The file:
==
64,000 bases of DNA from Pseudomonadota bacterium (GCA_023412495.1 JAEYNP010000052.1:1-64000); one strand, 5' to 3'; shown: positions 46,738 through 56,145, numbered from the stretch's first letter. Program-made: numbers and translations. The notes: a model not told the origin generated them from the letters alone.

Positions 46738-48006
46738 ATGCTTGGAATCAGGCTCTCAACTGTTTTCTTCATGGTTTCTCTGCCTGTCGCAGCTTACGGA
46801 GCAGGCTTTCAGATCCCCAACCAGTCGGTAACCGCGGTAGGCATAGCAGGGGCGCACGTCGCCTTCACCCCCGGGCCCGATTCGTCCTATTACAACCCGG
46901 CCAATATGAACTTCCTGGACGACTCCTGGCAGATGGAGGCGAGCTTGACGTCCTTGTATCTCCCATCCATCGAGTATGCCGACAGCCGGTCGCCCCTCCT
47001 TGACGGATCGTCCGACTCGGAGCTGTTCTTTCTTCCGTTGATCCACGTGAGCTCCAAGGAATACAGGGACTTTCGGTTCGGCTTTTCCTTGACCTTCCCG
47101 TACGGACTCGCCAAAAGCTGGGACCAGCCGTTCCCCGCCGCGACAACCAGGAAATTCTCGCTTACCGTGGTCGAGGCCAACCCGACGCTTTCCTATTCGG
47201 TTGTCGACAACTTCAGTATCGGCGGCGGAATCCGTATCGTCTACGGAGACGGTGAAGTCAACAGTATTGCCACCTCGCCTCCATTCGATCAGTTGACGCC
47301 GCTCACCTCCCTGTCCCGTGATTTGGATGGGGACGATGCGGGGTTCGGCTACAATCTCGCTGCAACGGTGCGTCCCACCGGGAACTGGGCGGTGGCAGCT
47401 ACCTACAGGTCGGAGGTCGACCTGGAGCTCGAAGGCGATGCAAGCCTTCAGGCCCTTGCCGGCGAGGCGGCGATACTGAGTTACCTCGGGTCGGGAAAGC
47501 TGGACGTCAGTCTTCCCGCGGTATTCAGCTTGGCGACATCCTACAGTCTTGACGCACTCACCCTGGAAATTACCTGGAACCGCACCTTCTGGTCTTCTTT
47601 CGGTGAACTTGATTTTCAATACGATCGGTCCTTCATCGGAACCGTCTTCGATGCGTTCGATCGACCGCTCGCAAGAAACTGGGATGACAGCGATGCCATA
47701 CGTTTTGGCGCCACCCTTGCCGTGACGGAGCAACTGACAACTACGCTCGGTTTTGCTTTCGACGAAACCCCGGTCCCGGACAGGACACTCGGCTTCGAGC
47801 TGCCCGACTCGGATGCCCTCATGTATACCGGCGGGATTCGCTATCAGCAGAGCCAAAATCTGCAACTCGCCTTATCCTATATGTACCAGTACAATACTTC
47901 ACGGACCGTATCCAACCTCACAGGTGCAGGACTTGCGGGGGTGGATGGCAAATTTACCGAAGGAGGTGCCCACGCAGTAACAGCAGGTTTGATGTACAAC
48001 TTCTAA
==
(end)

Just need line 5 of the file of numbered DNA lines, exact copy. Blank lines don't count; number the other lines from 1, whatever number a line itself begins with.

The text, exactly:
46901 CCAATATGAACTTCCTGGACGACTCCTGGCAGATGGAGGCGAGCTTGACGTCCTTGTATCTCCCATCCATCGAGTATGCCGACAGCCGGTCGCCCCTCCT